Establishing Flying Clubs – Love vintage warbirds, or aerobatic planes or Super Cubs? Start a flying club at your local airport. Flying clubs are a great and cost effective way for people to share the costs of an aircraft, enjoy flying, and be able to fly in aircraft they might otherwise not have access to. AOPA even offers resources to help you get a flying club established.
Fly-Ins, Airshows and Airport Events – Hosting community events at the local airports is a great way to build community ties, increase community support and draw in fresh new aviators. See what it might take to host such events at your airport, and be sure to attend the ones close to you. These events are a great place to meet other pilots and network.
High School Aviation Programs – Many young people aren’t even aware of general aviation, and high school presents a great opportunity to introduce them to this exciting new world. A limited number of high schools have some sort of program, but this is an area where a lot of work can be done.
OK, OK, let’s get to the video. At 40 minutes, I know it’s long, but it’s well worth watching and listening. Mark is very involved in general aviation issues and he is at the forefront of the battle to keep our community’s rights and culture preserved and thriving.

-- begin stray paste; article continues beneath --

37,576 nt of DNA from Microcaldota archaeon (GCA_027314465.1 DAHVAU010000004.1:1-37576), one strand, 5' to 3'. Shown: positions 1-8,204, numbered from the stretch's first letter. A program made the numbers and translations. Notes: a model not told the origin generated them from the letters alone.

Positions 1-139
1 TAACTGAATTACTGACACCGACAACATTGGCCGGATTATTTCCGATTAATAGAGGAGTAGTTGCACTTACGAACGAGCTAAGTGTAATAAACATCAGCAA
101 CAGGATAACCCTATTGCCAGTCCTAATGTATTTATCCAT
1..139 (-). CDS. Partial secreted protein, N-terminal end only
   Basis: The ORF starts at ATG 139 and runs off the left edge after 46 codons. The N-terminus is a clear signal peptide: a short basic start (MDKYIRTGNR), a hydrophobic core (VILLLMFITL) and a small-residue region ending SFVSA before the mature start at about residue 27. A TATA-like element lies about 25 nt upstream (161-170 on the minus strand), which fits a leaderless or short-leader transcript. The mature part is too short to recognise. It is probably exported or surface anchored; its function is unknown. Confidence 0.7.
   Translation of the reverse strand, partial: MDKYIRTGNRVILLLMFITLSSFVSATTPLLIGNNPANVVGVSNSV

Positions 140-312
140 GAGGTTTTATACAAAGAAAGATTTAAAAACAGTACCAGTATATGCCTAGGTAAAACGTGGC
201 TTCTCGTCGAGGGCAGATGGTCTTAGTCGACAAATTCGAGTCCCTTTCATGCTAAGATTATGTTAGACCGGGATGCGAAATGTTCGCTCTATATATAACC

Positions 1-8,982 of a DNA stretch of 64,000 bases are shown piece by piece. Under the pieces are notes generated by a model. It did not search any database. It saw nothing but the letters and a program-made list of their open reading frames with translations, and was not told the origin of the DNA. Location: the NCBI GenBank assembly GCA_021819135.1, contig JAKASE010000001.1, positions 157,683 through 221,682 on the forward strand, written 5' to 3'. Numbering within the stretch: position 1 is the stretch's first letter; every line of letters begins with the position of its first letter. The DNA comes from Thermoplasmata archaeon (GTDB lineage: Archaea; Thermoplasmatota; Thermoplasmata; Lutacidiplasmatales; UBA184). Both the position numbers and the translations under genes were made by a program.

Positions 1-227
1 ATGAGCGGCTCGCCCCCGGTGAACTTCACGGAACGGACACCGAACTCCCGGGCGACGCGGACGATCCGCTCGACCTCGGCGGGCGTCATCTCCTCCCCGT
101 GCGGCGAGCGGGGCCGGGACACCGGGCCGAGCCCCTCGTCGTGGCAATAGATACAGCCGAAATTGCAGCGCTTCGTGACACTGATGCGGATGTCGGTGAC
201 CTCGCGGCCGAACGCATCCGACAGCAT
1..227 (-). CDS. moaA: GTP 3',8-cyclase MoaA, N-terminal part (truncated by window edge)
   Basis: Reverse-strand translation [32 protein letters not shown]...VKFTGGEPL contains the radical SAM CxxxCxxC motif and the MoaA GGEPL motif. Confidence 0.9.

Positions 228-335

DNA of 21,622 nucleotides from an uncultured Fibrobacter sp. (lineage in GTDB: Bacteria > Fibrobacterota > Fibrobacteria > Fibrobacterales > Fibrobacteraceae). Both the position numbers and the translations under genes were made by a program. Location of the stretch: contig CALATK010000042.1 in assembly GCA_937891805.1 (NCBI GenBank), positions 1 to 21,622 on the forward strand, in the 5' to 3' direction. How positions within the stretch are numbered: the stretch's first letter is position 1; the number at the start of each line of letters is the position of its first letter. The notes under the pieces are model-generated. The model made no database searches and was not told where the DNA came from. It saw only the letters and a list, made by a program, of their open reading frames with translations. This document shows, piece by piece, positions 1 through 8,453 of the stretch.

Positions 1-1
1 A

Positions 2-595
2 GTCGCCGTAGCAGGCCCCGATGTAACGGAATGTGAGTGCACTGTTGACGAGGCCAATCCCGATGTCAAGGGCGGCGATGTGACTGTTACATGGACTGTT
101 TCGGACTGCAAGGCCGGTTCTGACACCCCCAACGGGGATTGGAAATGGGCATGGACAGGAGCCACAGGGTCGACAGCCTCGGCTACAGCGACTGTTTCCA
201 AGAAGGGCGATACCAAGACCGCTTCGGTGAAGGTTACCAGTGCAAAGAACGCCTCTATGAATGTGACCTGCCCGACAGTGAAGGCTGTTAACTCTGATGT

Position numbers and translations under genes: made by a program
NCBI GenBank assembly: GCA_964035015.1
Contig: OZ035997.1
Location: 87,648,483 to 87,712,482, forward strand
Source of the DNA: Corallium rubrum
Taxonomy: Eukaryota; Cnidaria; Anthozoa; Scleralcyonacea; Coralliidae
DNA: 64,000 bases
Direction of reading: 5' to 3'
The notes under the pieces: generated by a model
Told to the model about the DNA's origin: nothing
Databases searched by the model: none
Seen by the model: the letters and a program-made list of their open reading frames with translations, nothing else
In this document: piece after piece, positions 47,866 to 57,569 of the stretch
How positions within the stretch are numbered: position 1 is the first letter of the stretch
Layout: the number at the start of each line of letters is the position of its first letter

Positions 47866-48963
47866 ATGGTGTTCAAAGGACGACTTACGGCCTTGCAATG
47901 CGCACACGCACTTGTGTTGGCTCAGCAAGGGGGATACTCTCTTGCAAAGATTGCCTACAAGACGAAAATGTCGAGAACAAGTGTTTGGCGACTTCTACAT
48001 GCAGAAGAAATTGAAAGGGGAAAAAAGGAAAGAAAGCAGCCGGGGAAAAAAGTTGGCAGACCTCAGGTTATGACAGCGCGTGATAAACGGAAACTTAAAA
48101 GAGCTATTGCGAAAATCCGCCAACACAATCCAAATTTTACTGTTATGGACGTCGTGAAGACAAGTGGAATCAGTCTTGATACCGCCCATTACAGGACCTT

So, here’s the video. You may need to turn up the volume a bit due to this export being a little soft on the audio:
Please Note: Some of the issues discussed in this presentation have evolved since the convention. For latest information, please call 1-800-USA-AOPA or visit AOPA.org/advocacy.
Hopefully, this video and article have given you some good ideas on how you can become involved in promoting, sharing and enjoying the world of general aviation. As Mark says in the video, we’re interested in creating
“…a low cost future in aviation, a better future in aviation, and one that we can sustain for another 75 years.”
As a final offering, here are a few additional links to other aviation groups and resources worth exploring:
EAA (Experimental Aircraft Association) – This is the other big aviation association, centered around home-built and experimental aircraft. They offer membership, with a variety of benefits, are also heavily involved in advocacy and legislative work, and have a number of great programs designed to revitalize general aviation, such as the Young Eagles.
The RAF (Recreation Aviation Foundation) – We’ve worked with the RAF before, and their heavily engaged in helping protect and preserve the existing backcountry airstrips across the country, and responsibly building new ones for all current and future pilots to enjoy.
The FAA (Federal Aviation Administration) – The FAA, everyone’s favorite group, offers a lot of good information and resources for private pilots and general aviation aircraft.